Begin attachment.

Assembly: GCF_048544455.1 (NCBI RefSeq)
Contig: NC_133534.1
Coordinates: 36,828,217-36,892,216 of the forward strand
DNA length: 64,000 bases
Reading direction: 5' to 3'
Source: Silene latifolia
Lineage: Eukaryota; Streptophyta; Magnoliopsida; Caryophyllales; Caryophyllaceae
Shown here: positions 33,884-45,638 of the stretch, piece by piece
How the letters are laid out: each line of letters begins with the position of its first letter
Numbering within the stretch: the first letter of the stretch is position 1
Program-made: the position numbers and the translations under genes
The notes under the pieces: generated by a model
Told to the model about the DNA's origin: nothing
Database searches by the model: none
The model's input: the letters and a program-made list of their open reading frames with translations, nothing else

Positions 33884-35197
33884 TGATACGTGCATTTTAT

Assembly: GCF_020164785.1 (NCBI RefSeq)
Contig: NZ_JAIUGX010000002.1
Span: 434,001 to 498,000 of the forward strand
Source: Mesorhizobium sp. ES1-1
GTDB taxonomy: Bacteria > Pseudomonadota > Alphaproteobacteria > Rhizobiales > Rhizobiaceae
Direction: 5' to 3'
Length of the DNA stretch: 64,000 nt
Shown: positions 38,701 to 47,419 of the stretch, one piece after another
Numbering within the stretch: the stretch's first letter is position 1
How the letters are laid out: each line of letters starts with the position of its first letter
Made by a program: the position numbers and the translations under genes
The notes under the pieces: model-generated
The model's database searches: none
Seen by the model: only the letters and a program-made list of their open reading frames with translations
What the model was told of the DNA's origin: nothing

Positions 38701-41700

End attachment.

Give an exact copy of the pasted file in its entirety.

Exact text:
Assembly: GCF_048544455.1 (NCBI RefSeq)
Contig: NC_133534.1
Coordinates: 36,828,217-36,892,216 of the forward strand
DNA length: 64,000 bases
Reading direction: 5' to 3'
Source: Silene latifolia
Lineage: Eukaryota; Streptophyta; Magnoliopsida; Caryophyllales; Caryophyllaceae
Shown here: positions 33,884-45,638 of the stretch, piece by piece
How the letters are laid out: each line of letters begins with the position of its first letter
Numbering within the stretch: the first letter of the stretch is position 1
Program-made: the position numbers and the translations under genes
The notes under the pieces: generated by a model
Told to the model about the DNA's origin: nothing
Database searches by the model: none
The model's input: the letters and a program-made list of their open reading frames with translations, nothing else

Positions 33884-35197
33884 TGATACGTGCATTTTAT

Assembly: GCF_020164785.1 (NCBI RefSeq)
Contig: NZ_JAIUGX010000002.1
Span: 434,001 to 498,000 of the forward strand
Source: Mesorhizobium sp. ES1-1
GTDB taxonomy: Bacteria > Pseudomonadota > Alphaproteobacteria > Rhizobiales > Rhizobiaceae
Direction: 5' to 3'
Length of the DNA stretch: 64,000 nt
Shown: positions 38,701 to 47,419 of the stretch, one piece after another
Numbering within the stretch: the stretch's first letter is position 1
How the letters are laid out: each line of letters starts with the position of its first letter
Made by a program: the position numbers and the translations under genes
The notes under the pieces: model-generated
The model's database searches: none
Seen by the model: only the letters and a program-made list of their open reading frames with translations
What the model was told of the DNA's origin: nothing

Positions 38701-41700